Top Orlando, FL Residential Real Estate Lawyers Near You

Residential Real Estate Lawyers | Orlando Office

2601 Technology Drive, PO Box 2807, Orlando, FL 32802

Residential Real Estate Lawyers | Orlando Office

20 N Orange Avenue, Suite 1207, Orlando, FL 32801

Residential Real Estate Lawyers | Orlando Office

200 South Orange Avenue, Suite 2900, Orlando, FL 32801

Residential Real Estate Lawyers | Orlando Office

201 S Orange Ave, Suite 1400, Orlando, FL 32801

Residential Real Estate Lawyers | Orlando Office

201 East Pine Street, Suite 500, Orlando, FL 32801

Residential Real Estate Lawyers | Winter Park Office | Serving Orlando, FL

1201 S. Orlando Ave, Suite 430, Winter Park, FL 32789

Residential Real Estate Lawyers | Orlando Office

111 N Orange Ave, Suite 1750, Orlando, FL 32801

Residential Real Estate Lawyers | Orlando Office

111 North Orange Ave, Suite 1200, Orlando, FL 32801

Residential Real Estate Lawyers | Orlando Office

618 East South Street, Suite 500, Orlando, FL 32801

Residential Real Estate Lawyers | Orlando Office

200 S. Orange Ave, Suite 2000, Orlando, FL 32801

Residential Real Estate Lawyers | Orlando Office

390 N. Orange Ave., Suite 1285, Orlando, FL 32802

Residential Real Estate Lawyers | Orlando Office

315 East Robinson Street, Suite 550, Orlando, FL 32801

Residential Real Estate Lawyers | Orlando Office

300 South Orange Avenue, Suite 1600, Orlando, FL 32801

Residential Real Estate Lawyers | Orlando Office

200 North Thornton Avenue, Orlando, FL 32801

Residential Real Estate Lawyers | Casselberry Office | Serving Orlando, FL

950 S. Winter Park Drive, Suite 107, Casselberry, FL 32707

Residential Real Estate Lawyers | Winter Park Office | Serving Orlando, FL

222 W Comstock Ave Suite 101, Winter Park, FL 32789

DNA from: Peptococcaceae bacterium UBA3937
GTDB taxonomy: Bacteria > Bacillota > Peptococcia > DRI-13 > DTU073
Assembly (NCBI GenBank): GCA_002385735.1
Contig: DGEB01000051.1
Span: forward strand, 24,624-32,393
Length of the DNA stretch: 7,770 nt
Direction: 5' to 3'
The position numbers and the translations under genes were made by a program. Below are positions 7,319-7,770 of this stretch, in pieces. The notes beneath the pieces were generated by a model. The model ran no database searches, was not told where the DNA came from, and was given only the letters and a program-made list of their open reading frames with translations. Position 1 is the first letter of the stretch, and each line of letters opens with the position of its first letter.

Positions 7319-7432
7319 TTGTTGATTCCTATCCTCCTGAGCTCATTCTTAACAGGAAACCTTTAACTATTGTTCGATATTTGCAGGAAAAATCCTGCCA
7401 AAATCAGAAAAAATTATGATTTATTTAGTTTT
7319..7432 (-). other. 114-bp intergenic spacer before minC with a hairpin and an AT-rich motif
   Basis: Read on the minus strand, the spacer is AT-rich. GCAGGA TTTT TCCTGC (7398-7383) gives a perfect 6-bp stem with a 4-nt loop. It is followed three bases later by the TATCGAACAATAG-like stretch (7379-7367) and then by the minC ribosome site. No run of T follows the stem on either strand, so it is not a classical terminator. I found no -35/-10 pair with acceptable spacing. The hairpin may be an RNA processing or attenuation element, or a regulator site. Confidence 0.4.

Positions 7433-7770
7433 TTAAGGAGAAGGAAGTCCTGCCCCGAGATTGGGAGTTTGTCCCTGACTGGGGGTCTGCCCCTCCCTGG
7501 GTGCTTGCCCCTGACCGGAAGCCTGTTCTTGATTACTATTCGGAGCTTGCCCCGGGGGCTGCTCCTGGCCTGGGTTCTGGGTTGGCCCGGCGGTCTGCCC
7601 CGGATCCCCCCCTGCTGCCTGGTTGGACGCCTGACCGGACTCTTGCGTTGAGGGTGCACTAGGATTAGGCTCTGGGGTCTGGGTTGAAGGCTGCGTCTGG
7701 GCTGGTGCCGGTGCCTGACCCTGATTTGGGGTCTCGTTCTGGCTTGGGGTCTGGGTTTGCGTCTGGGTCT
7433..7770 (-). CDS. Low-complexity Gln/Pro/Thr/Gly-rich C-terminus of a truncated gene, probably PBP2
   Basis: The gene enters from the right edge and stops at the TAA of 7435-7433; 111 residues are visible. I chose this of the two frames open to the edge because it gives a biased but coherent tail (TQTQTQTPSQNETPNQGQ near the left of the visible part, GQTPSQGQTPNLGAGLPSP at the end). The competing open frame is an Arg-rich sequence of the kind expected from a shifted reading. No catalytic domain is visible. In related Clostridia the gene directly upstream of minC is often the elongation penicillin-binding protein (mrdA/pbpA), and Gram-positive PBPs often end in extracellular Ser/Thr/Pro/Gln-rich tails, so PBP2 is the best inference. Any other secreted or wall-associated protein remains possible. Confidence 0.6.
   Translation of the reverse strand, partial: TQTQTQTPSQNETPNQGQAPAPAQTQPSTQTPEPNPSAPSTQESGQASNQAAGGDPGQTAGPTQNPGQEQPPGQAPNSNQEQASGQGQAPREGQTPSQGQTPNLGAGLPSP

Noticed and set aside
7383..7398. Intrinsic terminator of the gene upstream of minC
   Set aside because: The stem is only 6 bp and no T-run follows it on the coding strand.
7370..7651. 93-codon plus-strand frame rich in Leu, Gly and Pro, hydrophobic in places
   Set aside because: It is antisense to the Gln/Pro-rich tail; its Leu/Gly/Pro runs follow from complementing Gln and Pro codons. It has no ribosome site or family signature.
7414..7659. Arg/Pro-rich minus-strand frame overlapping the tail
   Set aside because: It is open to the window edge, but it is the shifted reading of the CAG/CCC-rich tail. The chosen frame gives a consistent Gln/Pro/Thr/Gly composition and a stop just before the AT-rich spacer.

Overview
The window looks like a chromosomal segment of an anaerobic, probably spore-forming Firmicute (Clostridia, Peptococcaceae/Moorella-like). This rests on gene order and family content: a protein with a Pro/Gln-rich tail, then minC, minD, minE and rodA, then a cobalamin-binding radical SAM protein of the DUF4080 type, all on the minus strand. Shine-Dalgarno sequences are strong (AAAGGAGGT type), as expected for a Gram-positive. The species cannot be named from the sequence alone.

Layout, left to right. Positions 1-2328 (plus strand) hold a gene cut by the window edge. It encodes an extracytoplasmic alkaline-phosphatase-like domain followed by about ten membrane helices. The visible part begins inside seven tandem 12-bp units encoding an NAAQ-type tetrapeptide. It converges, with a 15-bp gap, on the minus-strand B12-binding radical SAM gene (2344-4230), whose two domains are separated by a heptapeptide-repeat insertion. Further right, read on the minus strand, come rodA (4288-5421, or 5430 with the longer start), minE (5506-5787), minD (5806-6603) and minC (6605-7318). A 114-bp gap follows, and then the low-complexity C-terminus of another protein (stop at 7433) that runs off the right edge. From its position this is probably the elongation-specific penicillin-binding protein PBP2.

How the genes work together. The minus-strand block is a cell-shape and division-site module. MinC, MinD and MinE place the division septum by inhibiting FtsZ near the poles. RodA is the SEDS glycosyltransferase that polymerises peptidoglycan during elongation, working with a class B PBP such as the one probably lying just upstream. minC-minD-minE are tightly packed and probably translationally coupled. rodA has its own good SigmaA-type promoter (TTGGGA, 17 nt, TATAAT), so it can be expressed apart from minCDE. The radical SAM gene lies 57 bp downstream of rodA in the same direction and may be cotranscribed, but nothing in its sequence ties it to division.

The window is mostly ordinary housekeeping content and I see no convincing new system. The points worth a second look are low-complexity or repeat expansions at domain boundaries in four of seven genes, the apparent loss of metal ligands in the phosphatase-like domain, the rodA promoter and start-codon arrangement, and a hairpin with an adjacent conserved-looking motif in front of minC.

Residential Real Estate Lawyers | Orlando Office

100 S. Orange Avenue, Suite 1000, Orlando, FL 32801

Residential Real Estate Lawyers | Orlando Office

255 S. Orange Ave., Suite 800, Orlando, FL 32801

Residential Real Estate Lawyers | Orlando Office

800 North Magnolia Avenue, Suite 1500, Orlando, FL 32803

Residential Real Estate Lawyers | Lakeland Office | Serving Orlando, FL

500 S. Florida Ave., Ste 800, Lakeland, FL 33801

Residential Real Estate Lawyers | Maitland Office | Serving Orlando, FL

630 N Wymore Road, Suite 370, Maitland, FL 32751

Residential Real Estate Lawyers | Orlando Office

450 South Orange Avenue, Suite 650, Orlando, FL 32801

Residential Real Estate Lawyers | Orlando Office

111 North Orange Avenue, Suite 900, Orlando, FL 32801

Residential Real Estate Lawyers | Orlando Office

450 S. Orange Ave., Suite 200, Orlando, FL 32801

Residential Real Estate Lawyers | Lake Mary Office | Serving Orlando, FL

1525 International Pkwy, Suite 1071, Lake Mary, FL 32746

Orlando Residential Real Estate Information

Lead Counsel Badge

Lead Counsel Verified Attorneys In Orlando

Lead Counsel independently verifies Residential Real Estate attorneys in Orlando and checks their standing with Florida bar associations.

Our Verification Process and Criteria
  • Ample Experience Attorneys must meet stringent qualifications and prove they practice in the area of law they’re verified in.